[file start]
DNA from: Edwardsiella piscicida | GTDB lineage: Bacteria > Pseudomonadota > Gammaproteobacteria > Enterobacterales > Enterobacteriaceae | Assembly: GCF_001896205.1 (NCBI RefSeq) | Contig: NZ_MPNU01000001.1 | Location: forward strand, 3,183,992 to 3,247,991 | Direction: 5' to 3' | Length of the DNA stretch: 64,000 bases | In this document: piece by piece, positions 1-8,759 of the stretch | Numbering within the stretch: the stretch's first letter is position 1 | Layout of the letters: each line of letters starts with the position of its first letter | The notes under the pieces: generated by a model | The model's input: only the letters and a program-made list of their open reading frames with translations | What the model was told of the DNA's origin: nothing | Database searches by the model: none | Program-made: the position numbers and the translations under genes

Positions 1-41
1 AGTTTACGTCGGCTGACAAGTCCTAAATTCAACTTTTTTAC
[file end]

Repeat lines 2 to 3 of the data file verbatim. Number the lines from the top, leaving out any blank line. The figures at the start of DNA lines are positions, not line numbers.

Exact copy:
Positions 1-41
1 AGTTTACGTCGGCTGACAAGTCCTAAATTCAACTTTTTTAC